With technological advancements, there is more and more available information at a cheaper cost (actually information nowadays is free). Also, technology also gives us the impression that we live in a world that we can control. All it takes is enough information and we’ll be able to be successful in business. That is why you need to have the latest news, the newest gadget and follow the latest trend.
This kind of approach can live you astray! As you get access to more and more information, this also improves the noise exponentially. Thus, rather than getting better at making decisions you become way worst. With an even worse consequence: you’re not aware of that. The fact that you have a lot of data makes you believe that you know best.
Therefore, I believe there are three aspects to take into account in the modern, seemingly fast-changing world:
- have at your disposal a simple yet effective toolset for decision-making in the real world
- develop the ability to ignore information that isn’t needed
- know when to trust your gut feelings rather than relying on complex models
In this respect, three books can help you with that. Two books are from Gerd Gigerenzer, a German psychologist who has studied bounded rationality and heuristics in decision making. The third is from Nicholas Nassim Taleb, author of The Black Swan and the Incerto Book Series.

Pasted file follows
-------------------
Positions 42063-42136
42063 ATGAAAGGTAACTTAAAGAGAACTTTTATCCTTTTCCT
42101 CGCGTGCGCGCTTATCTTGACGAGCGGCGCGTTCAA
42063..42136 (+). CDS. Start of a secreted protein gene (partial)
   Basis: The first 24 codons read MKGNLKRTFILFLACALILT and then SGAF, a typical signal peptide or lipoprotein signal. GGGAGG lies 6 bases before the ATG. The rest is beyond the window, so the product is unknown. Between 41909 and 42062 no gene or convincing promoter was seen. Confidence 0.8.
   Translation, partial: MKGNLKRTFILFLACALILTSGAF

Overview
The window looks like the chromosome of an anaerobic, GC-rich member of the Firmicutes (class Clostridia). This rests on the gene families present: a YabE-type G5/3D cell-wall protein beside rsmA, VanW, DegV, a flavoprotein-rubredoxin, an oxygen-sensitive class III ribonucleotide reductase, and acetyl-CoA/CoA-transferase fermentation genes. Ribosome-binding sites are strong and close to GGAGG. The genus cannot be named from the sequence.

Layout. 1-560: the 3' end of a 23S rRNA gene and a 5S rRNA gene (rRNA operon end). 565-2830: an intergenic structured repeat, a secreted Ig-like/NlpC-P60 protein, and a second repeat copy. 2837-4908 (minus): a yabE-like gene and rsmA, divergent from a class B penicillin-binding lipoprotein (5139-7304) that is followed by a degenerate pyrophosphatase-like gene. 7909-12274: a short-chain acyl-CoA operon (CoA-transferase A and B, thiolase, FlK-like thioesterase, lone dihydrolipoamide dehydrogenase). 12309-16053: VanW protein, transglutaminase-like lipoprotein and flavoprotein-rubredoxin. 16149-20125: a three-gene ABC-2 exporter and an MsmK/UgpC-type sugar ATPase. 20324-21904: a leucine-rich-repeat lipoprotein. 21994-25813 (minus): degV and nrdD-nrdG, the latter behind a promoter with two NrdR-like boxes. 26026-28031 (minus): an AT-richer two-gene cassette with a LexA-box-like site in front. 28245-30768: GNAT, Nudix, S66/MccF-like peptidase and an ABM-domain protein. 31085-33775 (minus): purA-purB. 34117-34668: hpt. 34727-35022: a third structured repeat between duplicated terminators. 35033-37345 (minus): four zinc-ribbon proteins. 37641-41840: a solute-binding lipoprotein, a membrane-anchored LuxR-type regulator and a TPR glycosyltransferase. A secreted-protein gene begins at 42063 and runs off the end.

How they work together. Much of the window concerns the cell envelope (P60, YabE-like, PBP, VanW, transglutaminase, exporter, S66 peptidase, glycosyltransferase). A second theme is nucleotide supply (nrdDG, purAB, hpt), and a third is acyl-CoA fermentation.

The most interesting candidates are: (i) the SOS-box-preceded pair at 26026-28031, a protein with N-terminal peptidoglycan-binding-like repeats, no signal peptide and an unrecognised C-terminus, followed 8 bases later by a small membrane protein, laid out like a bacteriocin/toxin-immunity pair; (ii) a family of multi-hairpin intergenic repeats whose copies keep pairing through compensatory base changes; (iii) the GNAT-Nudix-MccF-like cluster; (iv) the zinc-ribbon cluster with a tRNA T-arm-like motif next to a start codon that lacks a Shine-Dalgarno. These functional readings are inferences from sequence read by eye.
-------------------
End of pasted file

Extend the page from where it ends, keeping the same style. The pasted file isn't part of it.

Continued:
Risk Savvy: How to Make Good Decisions
In the past century, the leap forward for humanity was to teach to most of us how to read and write. If that was enough in a modern world where information was still scarce. Nowadays with the advent of social media and the increasing speed of the internet, there is another tool that anyone has to master to survive: statistical thinking. Risk Savvy helps you build the toolbox to become a better statistical thinker. Or to ask better questions that allow you to navigate through the noise of the modern world:
Gut Feelings: The Intelligence of the Unconscious
This book is an excellent introduction to the concept of bounded rationality and heuristics. It is also a fresh perspective on decision-making. Where current prevailing cognitive psychological theories focus on our biases and cognitive errors, this books focuses on why instead those heuristics make a lot of sense. In fact, gut feelings which are seen quite skeptically in the world of academia and corporations where big words are looked with more respect. This book shows you why gut feeling matters in business as in life:
Skin in the Game: Hidden Asymmetries in Daily Life
Skin in the Game is the bible for understanding how to get along in a world that is plenty of hidden asymmetries:
If you have other recommendation on unconventional books about decision-making, feel free to comment below.